All those things which make up the temporal order, namely, the good things of life and the prosperity of the family, culture, economic matters, the arts and professions, the laws of the political community, international relations, and other matters of this kind, as well as their development and progress, not only aid in the attainment of man’s ultimate goal but also possess their own intrinsic value…. The laity must take up the renewal of the temporal order as their own special obligation. Led by the light of the Gospel and the mind of the Church and motivated by Christian charity, they must act directly and in a definite way in the temporal sphere. As citizens they must cooperate with other citizens with their own particular skill and on their own responsibility. (Decree on the Apostolate of the Laity, 7, emphasis added)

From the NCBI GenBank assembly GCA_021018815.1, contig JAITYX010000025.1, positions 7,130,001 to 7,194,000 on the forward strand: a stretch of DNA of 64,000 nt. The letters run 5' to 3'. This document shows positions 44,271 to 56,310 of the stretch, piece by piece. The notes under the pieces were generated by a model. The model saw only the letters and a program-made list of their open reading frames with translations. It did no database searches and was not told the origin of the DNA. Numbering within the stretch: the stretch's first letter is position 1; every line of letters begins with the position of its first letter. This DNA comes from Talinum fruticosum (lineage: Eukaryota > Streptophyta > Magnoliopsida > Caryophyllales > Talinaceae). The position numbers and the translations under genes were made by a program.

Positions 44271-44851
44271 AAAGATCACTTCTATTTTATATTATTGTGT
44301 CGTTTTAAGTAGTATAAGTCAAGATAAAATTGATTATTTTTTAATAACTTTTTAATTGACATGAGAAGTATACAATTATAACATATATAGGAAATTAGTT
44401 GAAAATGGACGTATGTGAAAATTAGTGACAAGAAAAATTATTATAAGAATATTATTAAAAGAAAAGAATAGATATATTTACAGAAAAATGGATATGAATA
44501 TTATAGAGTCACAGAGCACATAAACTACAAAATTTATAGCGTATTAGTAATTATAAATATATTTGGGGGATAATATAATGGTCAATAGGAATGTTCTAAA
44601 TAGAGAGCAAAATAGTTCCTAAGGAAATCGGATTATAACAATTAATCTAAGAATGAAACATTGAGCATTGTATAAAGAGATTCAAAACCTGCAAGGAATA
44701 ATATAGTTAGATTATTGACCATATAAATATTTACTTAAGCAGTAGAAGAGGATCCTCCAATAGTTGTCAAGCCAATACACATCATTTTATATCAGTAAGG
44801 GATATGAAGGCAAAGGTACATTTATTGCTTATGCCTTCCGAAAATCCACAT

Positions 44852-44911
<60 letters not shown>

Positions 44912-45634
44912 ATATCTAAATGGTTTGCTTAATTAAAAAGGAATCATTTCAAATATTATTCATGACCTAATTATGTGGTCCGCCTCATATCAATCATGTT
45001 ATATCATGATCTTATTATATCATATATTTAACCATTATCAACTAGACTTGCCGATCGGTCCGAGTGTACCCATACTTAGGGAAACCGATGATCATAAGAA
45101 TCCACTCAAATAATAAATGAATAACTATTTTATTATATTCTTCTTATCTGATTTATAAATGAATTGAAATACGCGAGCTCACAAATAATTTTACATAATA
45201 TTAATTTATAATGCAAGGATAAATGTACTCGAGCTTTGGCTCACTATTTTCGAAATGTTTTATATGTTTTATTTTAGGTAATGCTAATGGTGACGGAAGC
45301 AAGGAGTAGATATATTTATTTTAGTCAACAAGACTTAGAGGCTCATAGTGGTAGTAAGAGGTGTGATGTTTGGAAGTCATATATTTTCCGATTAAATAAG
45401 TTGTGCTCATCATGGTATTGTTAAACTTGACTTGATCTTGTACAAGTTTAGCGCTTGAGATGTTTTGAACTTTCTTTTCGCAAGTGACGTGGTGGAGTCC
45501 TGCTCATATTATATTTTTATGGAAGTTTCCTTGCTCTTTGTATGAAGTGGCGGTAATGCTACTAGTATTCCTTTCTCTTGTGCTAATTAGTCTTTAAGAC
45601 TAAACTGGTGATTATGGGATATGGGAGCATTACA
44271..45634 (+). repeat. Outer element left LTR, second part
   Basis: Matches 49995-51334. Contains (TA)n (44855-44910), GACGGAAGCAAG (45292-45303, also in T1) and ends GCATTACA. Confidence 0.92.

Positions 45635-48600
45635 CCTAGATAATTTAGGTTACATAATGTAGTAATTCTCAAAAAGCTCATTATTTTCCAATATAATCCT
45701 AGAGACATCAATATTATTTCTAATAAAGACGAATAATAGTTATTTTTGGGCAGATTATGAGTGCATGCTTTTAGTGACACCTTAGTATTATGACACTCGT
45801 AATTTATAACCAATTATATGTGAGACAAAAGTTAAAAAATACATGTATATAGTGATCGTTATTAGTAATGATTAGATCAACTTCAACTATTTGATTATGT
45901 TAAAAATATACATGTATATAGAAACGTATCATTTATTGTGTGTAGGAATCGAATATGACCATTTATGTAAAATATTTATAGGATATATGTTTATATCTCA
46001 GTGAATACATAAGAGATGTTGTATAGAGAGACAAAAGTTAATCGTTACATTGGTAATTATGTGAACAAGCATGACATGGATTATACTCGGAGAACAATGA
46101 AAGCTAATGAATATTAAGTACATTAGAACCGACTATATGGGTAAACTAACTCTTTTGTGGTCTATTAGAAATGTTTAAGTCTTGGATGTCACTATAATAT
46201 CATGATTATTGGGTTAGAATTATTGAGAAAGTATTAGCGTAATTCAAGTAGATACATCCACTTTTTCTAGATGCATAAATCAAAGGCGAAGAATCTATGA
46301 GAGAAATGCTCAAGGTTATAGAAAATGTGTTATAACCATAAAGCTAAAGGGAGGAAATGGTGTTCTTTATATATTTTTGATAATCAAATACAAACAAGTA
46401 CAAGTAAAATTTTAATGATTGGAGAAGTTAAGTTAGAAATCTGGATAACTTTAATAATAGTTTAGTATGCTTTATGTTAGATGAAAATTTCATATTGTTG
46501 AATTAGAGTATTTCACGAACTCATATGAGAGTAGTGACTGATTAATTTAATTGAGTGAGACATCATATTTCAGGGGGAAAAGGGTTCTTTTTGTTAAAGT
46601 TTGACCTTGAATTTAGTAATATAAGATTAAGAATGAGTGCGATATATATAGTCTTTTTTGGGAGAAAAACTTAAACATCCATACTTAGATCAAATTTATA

Despite this emphasis on the role of the laity at Vatican II, strong clericalism still exists when it comes to Catholic Social Teaching. Instead of trusting in the laity to determine the best solutions to political and economic problems, some promoters of Catholic Social Teaching want to farm the issue out to the bishops and the pope.
During this election, or during any policy debate, remember that there is no “Catholic” position on most political issues. There are important underlying principles, but not defined policy statements. Study these principles and then use your own prudential judgment to advocate for the best way to apply them in current situations.
By Eric Sammons
Eric Sammons is a freelance writer, editor, and the author of several books, including Holiness for Everyone: The Practical Spirituality of St. Josemaría Escrivá. He holds a degree in Systems Analysis with a concentration in Economics from Miami University in Ohio, and earned a Master of Theology degree from Franciscan University. He can be followed on Twitter @EricRSammons.